• In Line 7, we sets the serial port for communication, we will read the numeric value from LDR sensor. 
1
2
3
4
5
6
7
8
9
// Arduino Lesson 8 - Using LDR Sensor and reading values on Serial Monitor with Arduino

int sensorPin = A0;        // Select the Analog input pin for LDR
int sensorValue = 0;       // Variable to store the value coming from the sensor

void setup() {                // This function is called once when the program starts
 Serial.begin(9600);       // Sets Serial Port for communication with bounce rate in 9600
}
//------------------------------------- www.elcircuits.com --------------------------------------------
  • In Line 10, we enter in the loop() function does precisely what its name suggests, and loops consecutively.

  • In Line 11, the sensorValue variable, receives the value read from sensorPin, which is the analog input Pin, and stores the read values.

  • In Line 12, the Serial.println() function, prints the values from the variable sensorValue on the serial monitor screen.
1
...
10
11
12
13
14
// Arduino Lesson 8 - Using LDR Sensor and reading values on Serial Monitor with Arduino

void loop() { // The loop function runs over and over again as long as the Arduino has power.
sensorValue = analogRead(sensorPin);    // Read the value from the sensor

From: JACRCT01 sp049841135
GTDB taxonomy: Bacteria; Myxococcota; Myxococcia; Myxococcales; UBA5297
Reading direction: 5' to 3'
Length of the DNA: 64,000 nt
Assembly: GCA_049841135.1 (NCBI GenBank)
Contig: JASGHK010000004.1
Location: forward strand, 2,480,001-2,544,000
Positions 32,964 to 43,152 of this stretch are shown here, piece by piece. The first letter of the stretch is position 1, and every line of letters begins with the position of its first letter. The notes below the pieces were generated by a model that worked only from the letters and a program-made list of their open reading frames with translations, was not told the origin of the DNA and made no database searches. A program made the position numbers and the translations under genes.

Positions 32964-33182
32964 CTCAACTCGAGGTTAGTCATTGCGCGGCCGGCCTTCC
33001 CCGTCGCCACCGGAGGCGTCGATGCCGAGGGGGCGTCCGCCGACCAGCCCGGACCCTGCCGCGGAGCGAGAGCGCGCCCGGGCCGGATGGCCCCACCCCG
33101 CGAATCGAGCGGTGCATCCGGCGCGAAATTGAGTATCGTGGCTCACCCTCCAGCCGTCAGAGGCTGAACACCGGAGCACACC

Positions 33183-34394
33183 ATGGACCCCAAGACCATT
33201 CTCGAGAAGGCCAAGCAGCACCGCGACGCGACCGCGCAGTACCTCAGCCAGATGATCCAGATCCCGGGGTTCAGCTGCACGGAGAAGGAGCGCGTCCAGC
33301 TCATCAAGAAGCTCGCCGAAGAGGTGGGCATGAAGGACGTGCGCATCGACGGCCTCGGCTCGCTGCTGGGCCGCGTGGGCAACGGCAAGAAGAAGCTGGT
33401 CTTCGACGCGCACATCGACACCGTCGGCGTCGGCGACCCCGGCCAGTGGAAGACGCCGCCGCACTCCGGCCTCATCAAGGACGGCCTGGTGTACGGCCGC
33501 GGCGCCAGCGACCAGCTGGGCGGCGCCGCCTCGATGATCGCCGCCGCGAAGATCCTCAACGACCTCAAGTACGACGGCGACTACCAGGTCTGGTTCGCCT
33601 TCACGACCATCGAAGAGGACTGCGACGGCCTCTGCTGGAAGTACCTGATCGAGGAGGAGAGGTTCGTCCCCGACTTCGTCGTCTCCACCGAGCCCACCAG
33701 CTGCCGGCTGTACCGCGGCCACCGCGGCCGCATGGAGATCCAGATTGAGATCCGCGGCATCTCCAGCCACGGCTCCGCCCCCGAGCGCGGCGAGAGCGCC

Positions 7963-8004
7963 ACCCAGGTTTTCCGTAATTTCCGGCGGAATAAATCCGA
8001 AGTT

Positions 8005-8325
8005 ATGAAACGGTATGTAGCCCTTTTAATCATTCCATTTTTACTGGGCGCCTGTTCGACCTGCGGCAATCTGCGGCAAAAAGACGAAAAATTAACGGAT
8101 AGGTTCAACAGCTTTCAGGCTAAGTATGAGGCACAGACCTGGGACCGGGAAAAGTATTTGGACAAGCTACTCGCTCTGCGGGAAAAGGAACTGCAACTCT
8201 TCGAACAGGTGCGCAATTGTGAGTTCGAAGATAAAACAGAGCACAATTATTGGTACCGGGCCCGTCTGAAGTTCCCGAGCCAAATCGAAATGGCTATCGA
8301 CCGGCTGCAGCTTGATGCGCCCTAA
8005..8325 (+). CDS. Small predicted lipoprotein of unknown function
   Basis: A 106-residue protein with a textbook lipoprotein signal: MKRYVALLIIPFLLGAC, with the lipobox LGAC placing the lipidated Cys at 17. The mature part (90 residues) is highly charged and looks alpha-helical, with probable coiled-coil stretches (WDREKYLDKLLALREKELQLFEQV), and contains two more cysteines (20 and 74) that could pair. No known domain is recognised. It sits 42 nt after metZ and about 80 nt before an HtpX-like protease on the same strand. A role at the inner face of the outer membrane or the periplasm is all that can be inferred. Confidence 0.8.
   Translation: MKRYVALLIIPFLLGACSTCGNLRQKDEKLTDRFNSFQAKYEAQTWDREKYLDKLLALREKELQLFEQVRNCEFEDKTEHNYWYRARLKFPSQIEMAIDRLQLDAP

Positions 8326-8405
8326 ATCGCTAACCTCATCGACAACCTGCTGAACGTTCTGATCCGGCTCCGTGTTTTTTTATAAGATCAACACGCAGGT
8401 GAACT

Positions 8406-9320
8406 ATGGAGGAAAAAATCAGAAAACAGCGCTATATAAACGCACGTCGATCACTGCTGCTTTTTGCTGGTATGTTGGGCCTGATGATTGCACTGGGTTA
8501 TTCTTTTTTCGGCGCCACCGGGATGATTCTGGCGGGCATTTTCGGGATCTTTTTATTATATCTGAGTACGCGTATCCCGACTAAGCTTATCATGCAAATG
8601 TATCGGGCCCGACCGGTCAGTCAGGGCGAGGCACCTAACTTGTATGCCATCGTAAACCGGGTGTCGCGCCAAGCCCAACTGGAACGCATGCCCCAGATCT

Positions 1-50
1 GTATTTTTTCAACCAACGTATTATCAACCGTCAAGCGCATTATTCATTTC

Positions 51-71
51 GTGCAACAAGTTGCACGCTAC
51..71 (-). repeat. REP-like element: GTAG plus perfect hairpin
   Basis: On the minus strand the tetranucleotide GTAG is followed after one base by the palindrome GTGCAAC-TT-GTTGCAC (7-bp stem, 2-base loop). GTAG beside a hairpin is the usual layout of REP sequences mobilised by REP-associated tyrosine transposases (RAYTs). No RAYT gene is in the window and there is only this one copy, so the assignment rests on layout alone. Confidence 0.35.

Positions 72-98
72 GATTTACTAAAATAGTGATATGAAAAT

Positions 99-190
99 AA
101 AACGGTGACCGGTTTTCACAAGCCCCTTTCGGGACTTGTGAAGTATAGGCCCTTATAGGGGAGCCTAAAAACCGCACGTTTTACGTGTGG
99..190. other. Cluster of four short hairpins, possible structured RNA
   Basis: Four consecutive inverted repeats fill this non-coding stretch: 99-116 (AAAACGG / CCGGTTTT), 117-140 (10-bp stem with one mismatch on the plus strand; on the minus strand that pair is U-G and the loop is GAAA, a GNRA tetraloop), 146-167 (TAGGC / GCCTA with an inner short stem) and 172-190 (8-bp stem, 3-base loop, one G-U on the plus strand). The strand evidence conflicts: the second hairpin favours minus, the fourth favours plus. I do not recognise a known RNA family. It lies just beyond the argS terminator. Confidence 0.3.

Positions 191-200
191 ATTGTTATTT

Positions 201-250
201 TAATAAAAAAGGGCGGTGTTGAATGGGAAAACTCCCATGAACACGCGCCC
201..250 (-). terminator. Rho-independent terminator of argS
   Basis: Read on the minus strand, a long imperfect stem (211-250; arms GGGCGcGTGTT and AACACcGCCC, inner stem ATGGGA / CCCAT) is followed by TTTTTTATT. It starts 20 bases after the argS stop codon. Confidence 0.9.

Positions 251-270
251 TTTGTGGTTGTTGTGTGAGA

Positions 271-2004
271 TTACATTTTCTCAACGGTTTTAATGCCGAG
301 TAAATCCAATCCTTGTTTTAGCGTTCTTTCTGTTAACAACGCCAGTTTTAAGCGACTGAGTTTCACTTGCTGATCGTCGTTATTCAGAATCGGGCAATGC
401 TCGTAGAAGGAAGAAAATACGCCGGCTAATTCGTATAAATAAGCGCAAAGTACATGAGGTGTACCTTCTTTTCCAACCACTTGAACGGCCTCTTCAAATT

Serial.println(sensorValue);                      // Prints the values coming from the sensor on the Serial Monitor
}
//------------------------------------- www.elcircuits.com --------------------------------------------
Below you can see the full code, which we can be copying and pasting into your Arduino IDE, and uploading to Arduino.

The complete code is showed in the sketch below!

1
2
3
4
5
6
7
8
9
10
11
12
13
14
// Arduino Lesson 8 - Using LDR Sensor and reading values on Serial Monitor with Arduino

int sensorPin = A0;        // Select the Analog input pin for LDR
int sensorValue = 0;       // Variable to store the value coming from the sensor

void setup() {               // This function is called once when the program starts  
 Serial.begin(9600);      // Sets Serial Port for communication with bounce rate in 9600
}

void loop() { // The loop function runs over and over again as long as the Arduino has power.
sensorValue = analogRead(sensorPin);     // Read the value from the sensor
Serial.println(sensorValue);                       // Prints the values coming from the sensor on the Serial Monitor
}
//------------------------------------- www.elcircuits.com --------------------------------------------

All ready! After you have assembled the entire circuit, and uploaded this code, open the Serial Monitor and what you will see is the numerical value of the LDR.

When you approach the hands of the LDR inhibiting the Light, the number will drop to the minimum possible, it will depend on the LDR, and when you shine a light on the sensor, the number will go to the maximum of the sensor.
With that, the possibilities are immense, to work with this sensor.

Next Lesson

Previous Lesson

If you have any questions, suggestions or corrections, please leave them in the comments and we will answer them soon.

Subscribe to our blog!!! Click here - elcircuits.com!!!

My Best Regards!!!

Post a Comment

0 Comments